2017 Academic Annual Report
Curing Hepatitis C in Kids
Dr. Karen Murray leads the charge to wipe out the virus by bringing two highly effective adult drugs to infected children.
Research at Seattle Children’s led by hepatologist Dr. Karen Murray is revolutionizing the treatment of hepatitis C in children and teens.
Murray co-led a multisite clinical trial that showed a new antiviral drug cured 99% of participants in a study of children ages 6 to 11. A previous trial, in which Murray was the principal investigator, showed a 98% cure rate for adolescents ages 12 to 17 given the same drug. A second antiviral drug studied in that trial produced cure rates of 97% to 100%.
“For the first time, the words cure and hepatitis C are being used in the same sentence,” Murray says.
The two antiviral drugs, Harvoni (ledipasvir and sofosbuvir) and Sovaldi (sofosbuvir), were originally developed for adults by Gilead Sciences. Each drug treats different hepatitis C genotypes.
Murray presented the findings for the use of Harvoni in adolescents ages 12 to 17 at the World Congress of Pediatric Gastroenterology, Hepatology and Nutrition in Montreal in 2016. At the 2017 meeting of the European Association for the Study of the Liver in Amsterdam, she presented the research results for children ages 6 to 11.
- Read about Talon, who participated in the Harvoni trial and is now hepatitis-free.
“For the first time, the words ‘cure’ and ‘hepatitis C’ are being used in the same sentence.”
A direct approach
Hepatitis C is a blood-borne virus that causes inflammation of the liver that can, over time, lead to liver failure, cancer and death. Harvoni and Sovaldi stamp out hepatitis C by acting directly on the virus to stop it from replicating.
This new class of drug is dramatically more effective than standard interferon therapy, which acts indirectly through the immune system, requires months of treatment and sometimes causes serious side effects such as flu-like symptoms and low white blood cell and platelet counts, Murray says.
Almost as remarkable as the efficacy of Harvoni and Sovaldi is how swiftly their developer (Gilead Sciences) began working with hepatologists like Murray to get the drugs approved for children. After earning FDA approval for adult use of Sovaldi and Harvoni respectively in 2013 and 2014, Gilead earned approval for their use in children 12 to 17 years old in 2017.
That’s a big change from historic norms. “Drug companies typically wait years and years to begin pediatric trials because they want a long track record of success in adults first,” Murray says.
The drug industry also moves slowly because the market for pediatric therapies is small compared to the markets for adult therapies, and recruiting trial participants is more challenging. The long delays mean doctors must weigh the risk/reward of using a drug that is successful in adults but has not been studied in children.
“Kudos to Gilead. They began thinking about pediatric trials for Harvoni as soon as the drug showed promise in adults,” Murray says. “We’re excited to see drug companies responding faster to the needs of children.”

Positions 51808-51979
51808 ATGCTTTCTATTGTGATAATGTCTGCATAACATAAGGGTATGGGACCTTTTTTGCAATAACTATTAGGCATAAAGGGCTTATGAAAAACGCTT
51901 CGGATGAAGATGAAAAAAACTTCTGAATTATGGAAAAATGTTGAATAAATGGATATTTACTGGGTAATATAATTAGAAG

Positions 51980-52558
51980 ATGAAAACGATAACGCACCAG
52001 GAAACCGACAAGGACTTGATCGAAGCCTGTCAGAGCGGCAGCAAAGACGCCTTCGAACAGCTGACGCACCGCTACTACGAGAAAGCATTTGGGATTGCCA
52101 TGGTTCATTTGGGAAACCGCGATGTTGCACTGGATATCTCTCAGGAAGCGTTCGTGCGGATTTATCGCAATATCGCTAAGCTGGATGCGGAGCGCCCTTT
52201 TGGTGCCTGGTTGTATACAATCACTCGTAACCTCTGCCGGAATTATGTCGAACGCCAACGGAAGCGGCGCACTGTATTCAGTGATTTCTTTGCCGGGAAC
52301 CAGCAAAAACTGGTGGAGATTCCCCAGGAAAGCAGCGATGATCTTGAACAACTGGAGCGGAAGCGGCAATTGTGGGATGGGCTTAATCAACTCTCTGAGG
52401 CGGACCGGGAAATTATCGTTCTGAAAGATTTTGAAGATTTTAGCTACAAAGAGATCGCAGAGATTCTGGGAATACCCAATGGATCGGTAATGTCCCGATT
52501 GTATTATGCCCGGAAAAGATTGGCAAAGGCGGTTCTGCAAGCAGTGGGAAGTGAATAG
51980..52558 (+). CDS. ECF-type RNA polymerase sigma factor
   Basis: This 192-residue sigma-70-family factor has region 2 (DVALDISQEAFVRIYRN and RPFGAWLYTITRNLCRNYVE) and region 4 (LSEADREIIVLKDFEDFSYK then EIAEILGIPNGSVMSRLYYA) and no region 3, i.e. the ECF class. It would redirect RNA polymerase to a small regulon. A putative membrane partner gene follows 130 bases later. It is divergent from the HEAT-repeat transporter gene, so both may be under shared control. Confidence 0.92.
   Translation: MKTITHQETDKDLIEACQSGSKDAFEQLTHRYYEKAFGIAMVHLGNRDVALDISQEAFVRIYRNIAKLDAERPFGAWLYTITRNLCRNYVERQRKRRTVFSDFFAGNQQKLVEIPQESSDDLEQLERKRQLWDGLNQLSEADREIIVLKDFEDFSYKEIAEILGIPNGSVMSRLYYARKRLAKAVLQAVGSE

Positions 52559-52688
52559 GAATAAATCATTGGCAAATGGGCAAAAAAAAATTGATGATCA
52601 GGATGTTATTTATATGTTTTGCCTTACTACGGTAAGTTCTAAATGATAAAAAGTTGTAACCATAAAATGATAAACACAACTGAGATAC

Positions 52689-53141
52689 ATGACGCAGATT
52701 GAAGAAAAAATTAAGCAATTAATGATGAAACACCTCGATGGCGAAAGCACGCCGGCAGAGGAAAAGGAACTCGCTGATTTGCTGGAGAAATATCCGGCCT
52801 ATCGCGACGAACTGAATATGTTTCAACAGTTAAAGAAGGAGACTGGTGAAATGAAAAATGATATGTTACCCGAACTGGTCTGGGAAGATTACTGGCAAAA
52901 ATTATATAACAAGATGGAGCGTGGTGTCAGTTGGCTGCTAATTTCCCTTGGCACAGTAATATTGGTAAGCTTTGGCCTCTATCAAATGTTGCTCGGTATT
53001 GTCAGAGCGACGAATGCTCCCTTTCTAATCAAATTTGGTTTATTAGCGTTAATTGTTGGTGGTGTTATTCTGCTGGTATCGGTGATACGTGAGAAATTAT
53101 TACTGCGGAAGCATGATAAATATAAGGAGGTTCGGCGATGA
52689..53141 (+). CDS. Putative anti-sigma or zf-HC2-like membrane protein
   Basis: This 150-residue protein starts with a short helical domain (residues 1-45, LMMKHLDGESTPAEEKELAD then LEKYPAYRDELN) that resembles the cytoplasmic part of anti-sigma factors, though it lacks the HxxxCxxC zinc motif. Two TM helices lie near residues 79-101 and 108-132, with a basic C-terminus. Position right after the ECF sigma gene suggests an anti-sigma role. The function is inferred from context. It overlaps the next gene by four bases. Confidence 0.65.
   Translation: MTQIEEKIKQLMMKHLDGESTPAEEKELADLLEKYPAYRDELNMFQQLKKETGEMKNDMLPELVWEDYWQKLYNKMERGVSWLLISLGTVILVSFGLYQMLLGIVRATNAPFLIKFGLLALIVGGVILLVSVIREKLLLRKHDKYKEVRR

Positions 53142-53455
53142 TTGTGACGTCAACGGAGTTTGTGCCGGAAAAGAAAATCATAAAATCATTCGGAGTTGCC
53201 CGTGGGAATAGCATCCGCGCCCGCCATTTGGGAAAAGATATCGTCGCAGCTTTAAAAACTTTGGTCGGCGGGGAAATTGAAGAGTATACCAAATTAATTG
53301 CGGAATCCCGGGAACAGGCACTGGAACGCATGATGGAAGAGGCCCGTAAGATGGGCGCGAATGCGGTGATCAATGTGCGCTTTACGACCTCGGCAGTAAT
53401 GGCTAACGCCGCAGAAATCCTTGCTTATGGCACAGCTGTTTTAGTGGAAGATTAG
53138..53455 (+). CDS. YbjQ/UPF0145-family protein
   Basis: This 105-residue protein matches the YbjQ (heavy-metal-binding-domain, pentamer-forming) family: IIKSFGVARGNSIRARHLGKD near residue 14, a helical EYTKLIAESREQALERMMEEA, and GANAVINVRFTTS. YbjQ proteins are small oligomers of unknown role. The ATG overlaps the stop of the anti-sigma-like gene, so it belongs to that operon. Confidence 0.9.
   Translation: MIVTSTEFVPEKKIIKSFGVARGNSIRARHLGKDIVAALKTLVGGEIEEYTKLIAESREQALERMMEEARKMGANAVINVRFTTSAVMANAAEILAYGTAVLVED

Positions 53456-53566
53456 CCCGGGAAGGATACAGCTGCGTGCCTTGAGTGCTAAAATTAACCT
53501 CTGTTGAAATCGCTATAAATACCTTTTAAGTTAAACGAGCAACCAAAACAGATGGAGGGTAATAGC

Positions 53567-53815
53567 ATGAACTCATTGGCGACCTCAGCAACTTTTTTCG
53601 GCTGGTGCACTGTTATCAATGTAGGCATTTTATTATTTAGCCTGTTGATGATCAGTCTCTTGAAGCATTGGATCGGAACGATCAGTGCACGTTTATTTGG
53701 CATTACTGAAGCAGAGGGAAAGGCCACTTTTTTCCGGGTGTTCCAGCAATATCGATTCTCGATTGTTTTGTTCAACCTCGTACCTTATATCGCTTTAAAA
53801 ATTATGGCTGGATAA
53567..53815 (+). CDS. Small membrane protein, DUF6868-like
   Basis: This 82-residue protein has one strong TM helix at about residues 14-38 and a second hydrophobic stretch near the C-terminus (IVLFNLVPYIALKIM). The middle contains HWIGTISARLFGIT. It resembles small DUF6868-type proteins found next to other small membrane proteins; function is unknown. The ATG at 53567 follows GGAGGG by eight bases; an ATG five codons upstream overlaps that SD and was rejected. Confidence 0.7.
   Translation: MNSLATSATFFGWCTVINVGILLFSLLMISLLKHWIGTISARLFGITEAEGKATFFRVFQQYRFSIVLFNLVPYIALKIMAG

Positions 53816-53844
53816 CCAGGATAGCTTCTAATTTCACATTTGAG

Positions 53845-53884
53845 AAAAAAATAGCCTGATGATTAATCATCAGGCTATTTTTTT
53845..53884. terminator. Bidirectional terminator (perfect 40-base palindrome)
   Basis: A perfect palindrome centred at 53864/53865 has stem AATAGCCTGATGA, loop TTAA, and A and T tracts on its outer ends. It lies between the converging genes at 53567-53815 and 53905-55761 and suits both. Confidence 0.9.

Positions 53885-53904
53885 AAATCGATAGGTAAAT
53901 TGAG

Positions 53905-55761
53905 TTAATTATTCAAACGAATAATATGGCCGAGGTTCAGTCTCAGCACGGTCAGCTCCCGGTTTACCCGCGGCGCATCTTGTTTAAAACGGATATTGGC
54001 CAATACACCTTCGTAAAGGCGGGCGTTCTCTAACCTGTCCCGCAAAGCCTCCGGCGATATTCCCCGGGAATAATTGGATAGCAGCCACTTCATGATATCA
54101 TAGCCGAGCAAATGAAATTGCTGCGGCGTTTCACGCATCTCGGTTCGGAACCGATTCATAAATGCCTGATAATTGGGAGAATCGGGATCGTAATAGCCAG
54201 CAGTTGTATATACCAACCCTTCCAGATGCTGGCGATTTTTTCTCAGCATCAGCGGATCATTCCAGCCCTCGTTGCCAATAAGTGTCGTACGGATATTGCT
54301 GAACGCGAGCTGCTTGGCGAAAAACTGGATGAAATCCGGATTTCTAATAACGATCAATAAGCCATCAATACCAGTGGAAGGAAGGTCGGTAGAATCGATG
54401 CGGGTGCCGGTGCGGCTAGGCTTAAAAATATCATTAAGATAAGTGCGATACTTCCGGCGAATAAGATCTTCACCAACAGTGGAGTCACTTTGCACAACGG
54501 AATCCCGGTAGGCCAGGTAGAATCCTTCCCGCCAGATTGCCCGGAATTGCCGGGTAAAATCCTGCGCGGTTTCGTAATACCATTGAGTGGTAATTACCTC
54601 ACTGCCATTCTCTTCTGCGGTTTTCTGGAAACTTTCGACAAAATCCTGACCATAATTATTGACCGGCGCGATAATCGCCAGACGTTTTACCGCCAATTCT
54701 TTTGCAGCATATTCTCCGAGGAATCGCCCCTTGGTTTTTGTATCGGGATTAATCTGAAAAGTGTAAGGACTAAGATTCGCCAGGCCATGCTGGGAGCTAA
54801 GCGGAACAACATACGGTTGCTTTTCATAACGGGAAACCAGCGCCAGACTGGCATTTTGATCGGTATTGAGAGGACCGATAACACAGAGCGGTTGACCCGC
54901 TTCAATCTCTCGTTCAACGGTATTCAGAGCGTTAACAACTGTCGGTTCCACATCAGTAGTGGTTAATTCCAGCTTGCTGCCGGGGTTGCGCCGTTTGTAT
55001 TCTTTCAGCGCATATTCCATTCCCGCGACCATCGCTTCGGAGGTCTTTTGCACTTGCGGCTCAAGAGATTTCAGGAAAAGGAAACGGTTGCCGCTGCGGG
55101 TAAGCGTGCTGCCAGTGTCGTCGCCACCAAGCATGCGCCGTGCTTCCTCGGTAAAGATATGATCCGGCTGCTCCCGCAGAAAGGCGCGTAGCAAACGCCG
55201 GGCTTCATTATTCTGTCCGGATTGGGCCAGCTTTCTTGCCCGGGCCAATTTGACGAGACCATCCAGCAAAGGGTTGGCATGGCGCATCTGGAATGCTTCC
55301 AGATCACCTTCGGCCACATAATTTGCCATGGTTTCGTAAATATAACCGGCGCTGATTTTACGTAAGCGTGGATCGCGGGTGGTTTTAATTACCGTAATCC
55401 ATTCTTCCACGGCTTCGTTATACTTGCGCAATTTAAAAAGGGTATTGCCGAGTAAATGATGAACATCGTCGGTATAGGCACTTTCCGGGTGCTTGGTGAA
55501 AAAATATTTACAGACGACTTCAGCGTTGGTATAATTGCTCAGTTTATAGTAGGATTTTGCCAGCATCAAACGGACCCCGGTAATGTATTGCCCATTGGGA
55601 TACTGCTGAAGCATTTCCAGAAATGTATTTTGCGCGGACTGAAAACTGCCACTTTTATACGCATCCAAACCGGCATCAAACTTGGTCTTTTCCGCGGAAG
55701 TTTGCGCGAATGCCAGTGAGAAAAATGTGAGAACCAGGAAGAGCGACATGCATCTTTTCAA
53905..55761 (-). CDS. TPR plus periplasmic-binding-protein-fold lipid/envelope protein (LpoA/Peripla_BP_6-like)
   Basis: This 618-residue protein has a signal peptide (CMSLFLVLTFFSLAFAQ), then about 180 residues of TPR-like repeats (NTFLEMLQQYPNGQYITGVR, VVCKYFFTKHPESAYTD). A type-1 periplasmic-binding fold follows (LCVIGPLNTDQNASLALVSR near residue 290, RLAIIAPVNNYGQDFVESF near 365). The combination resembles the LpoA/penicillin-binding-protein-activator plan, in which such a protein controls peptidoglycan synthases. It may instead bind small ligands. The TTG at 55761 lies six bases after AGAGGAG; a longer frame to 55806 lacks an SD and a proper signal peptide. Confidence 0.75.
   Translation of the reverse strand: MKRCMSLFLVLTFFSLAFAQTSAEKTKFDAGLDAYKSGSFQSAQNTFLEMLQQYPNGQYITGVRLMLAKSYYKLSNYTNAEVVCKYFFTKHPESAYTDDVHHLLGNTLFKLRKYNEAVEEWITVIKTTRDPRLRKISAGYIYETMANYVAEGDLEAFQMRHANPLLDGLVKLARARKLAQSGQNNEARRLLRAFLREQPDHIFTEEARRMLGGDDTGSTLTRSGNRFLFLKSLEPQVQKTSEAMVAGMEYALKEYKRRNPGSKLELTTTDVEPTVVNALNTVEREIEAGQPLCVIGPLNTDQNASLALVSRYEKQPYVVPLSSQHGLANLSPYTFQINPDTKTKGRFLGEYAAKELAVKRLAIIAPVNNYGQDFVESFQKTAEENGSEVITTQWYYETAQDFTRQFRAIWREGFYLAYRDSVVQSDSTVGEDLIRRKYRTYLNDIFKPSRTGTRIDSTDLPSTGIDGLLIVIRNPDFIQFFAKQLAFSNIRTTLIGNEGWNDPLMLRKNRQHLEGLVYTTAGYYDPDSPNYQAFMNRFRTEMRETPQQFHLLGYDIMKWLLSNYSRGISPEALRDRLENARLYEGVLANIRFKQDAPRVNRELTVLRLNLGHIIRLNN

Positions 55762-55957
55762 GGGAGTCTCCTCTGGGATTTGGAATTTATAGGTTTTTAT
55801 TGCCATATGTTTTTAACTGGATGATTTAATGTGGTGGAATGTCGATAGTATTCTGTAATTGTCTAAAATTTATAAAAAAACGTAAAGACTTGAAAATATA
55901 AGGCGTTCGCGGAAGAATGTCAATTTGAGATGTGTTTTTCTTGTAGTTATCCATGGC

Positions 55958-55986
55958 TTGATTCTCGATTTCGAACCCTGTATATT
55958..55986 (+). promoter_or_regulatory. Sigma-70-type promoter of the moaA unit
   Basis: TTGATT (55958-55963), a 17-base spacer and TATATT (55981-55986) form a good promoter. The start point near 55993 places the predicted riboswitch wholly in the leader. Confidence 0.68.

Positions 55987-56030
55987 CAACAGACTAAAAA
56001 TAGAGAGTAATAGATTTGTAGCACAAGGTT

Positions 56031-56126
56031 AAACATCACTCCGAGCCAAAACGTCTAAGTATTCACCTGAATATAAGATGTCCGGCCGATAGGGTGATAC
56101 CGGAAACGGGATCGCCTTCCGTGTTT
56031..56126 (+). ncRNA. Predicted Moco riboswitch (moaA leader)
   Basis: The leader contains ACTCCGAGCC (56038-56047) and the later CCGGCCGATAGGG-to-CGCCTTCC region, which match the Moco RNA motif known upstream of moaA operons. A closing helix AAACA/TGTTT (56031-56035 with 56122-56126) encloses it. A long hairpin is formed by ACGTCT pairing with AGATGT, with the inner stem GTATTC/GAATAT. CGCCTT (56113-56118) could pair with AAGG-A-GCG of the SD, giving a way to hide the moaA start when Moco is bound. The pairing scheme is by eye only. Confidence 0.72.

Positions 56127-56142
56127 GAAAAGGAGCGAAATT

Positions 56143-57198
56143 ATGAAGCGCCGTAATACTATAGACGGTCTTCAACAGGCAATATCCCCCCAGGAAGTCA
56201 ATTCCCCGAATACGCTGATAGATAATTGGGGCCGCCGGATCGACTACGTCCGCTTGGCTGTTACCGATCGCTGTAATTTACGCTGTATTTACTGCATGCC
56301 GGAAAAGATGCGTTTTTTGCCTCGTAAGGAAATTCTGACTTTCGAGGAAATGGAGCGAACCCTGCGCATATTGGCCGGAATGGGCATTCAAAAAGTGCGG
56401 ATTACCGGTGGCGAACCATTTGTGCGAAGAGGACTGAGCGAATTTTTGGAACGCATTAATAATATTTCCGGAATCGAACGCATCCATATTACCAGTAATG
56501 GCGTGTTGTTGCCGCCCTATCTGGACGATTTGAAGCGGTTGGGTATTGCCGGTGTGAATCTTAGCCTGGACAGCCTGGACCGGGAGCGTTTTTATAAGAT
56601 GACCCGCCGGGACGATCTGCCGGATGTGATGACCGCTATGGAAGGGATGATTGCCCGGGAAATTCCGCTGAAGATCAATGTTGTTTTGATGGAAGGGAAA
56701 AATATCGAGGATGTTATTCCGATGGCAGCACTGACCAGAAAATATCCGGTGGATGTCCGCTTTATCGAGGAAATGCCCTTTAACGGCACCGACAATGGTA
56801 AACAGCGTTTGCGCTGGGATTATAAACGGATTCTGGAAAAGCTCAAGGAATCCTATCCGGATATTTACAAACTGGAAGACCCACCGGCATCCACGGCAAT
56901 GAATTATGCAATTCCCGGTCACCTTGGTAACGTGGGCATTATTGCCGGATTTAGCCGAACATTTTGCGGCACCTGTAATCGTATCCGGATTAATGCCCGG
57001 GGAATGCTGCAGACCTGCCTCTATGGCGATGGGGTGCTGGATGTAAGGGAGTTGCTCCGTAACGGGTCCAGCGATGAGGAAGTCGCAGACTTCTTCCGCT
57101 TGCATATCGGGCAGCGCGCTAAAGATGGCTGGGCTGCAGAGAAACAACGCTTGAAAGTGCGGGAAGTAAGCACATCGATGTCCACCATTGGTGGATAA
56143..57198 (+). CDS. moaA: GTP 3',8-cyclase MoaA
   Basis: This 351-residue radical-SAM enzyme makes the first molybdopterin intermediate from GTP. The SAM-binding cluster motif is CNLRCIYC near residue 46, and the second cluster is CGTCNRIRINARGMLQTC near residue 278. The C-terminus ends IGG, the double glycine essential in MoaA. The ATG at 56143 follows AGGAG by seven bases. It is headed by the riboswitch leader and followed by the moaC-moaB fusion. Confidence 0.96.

Gilead asked Murray to play a leading role in the Harvoni and Sovaldi trials because she has been studying hepatitis C and other liver diseases for 20 years. Seattle Children’s treats many children with liver disease and is a frequent site for clinical trials. The hospital enrolled patients in both the 6 to 11 and 12 to 17 age group trials with Murray as site leader.
Murray currently is co-leading another multisite trial for Harvoni involving children 3 to 6. If successful, Gilead is expected to seek FDA approval for Harvoni in children 3 to 6 and 6 to 11 at the same time, Murray says.
Needles spread virus
Most of the 2.7 million to 3.9 million people with hepatitis C in the United States contracted the virus by sharing needles and other drug-injecting equipment.
However, less than 20% of the estimated 23,000 to 46,000 children with hepatitis C in the U.S. got it directly through drug use. Most children with hepatitis C were infected while being carried during pregnancy by their infected mother.
People often live with hepatitis C for many years without detection because screening is not routine and the damage to the liver can progress so slowly that symptoms don’t appear for decades.
A puzzling twist to hepatitis C is that patients who get the virus as children tend to sustain less liver damage over time than those who are infected as adults – an enigma that remains unexplained, Murray notes.
While children may dodge the worst of the physical toll of hepatitis C, the virus can take a psychological toll. Research has found reduced executive function – planning, organizing and behavior control – in one of five infected kids.
The link between hepatitis C and drug use, and misunderstanding by much of the public about the disease, can also isolate children socially even though the chance of transmission through normal interaction is exceedingly low.
“The last thing families of children with hepatitis C want is for their child to be treated differently by their peers, teachers or anyone else,” Murray says. “With these new, more effective drugs, previously infected people will be able to say with certainty they don’t have hepatitis C – because they don’t.”